NASA has released a composite image of the Crab Nebula with unprecedented detail.

The image encompasses almost all of the electromagnetic spectrum. Radio waves are seen in red, infrared in yellow, visible in green, ultraviolet in blue and X-ray in purple.

In order to obtain the image, five different telescopes were used: the Very Large Array, Spitzer, Hubble, XMM-Newton and Chandra.

The Crab Nebula was created when a star, located 6,500 light-years from Earth, exploded in a spectacular supernova. The supernova, which spans about 10 light-years, was chronicled by the Chinese in 1054. Since then the cloud has been expanding, as seen in the video below.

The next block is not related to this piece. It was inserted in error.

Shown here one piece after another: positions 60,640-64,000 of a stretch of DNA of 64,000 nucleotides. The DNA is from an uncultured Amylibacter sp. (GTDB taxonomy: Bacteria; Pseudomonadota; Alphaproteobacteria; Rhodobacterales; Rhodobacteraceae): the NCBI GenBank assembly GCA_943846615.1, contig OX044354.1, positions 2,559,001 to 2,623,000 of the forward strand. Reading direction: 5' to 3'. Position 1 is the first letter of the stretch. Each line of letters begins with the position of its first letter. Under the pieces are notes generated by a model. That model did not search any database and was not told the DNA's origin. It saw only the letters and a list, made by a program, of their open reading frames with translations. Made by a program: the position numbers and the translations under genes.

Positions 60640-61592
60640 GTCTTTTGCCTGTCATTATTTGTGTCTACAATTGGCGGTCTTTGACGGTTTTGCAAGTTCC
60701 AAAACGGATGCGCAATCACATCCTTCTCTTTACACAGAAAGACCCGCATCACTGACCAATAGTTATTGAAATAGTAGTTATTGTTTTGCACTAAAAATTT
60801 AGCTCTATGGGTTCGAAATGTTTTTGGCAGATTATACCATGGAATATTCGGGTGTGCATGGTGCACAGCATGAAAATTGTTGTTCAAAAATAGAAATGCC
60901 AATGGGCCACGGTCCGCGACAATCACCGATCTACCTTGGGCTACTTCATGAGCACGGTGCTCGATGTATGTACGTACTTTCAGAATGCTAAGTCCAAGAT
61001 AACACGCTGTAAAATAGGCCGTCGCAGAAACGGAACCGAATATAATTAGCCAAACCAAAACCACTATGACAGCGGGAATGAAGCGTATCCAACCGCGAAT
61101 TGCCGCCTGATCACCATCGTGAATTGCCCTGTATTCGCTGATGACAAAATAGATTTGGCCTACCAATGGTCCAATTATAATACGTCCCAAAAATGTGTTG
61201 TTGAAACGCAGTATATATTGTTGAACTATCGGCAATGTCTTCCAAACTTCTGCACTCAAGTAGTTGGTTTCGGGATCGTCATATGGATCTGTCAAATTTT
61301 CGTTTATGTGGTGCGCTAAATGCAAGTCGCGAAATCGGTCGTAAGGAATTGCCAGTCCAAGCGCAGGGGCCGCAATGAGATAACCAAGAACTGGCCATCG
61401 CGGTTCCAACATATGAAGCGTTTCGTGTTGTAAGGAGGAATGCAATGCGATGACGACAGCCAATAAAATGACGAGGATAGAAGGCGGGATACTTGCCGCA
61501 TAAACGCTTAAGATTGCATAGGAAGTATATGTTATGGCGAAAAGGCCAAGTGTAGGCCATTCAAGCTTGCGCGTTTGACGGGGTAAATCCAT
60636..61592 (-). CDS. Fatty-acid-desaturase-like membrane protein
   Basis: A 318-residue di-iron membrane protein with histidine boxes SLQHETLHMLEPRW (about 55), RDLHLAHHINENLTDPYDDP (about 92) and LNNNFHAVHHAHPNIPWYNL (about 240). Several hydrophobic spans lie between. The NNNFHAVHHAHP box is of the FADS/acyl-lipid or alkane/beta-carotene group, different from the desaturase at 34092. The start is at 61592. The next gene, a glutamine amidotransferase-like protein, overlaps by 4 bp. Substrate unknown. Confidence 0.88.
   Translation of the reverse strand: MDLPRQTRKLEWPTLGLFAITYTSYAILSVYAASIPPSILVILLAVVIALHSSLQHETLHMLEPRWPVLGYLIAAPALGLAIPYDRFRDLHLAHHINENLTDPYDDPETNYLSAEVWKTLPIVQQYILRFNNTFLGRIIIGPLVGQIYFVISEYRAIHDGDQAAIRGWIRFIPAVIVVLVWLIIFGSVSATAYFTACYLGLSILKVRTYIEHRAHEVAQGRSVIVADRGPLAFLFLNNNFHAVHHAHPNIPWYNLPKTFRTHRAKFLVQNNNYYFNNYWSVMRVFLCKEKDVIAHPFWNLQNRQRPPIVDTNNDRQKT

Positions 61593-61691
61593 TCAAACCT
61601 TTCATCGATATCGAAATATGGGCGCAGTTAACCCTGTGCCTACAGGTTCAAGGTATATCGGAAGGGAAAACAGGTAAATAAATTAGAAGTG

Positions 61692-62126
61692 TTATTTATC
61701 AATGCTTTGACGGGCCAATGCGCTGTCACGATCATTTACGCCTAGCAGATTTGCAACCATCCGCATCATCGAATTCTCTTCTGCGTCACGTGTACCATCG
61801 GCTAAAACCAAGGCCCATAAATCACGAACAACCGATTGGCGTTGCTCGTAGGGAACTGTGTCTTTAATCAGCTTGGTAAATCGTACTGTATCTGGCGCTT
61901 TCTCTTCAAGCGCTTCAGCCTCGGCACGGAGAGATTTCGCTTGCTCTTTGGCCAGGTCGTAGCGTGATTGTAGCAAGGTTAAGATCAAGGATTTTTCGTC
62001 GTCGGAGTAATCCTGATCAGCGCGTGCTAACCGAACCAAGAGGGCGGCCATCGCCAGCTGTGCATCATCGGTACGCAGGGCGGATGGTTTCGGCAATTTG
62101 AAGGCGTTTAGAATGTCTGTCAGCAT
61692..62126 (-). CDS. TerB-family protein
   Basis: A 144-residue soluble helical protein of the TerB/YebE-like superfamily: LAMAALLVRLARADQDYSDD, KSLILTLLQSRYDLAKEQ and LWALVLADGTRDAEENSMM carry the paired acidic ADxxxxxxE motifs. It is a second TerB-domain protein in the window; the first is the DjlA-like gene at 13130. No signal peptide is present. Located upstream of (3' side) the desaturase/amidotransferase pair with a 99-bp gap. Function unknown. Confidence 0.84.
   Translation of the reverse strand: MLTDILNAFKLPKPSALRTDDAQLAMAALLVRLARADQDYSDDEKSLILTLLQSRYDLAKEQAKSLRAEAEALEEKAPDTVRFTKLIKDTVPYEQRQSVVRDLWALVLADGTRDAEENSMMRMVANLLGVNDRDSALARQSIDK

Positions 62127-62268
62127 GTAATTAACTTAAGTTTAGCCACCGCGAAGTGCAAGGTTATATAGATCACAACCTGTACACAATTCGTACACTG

M1: The Crab Nebula Supernova Remnant (animation) from Adam Block on Vimeo.

At the heart of the nebula is a neutron star, seen at the centre of the image. This star, also known as a pulsar, spins once every 33 milliseconds, sending out a beam of radio waves and light, like a lighthouse in the cosmos. It's also relatively tiny — about the size of a small town — but it weighs as much as our own sun.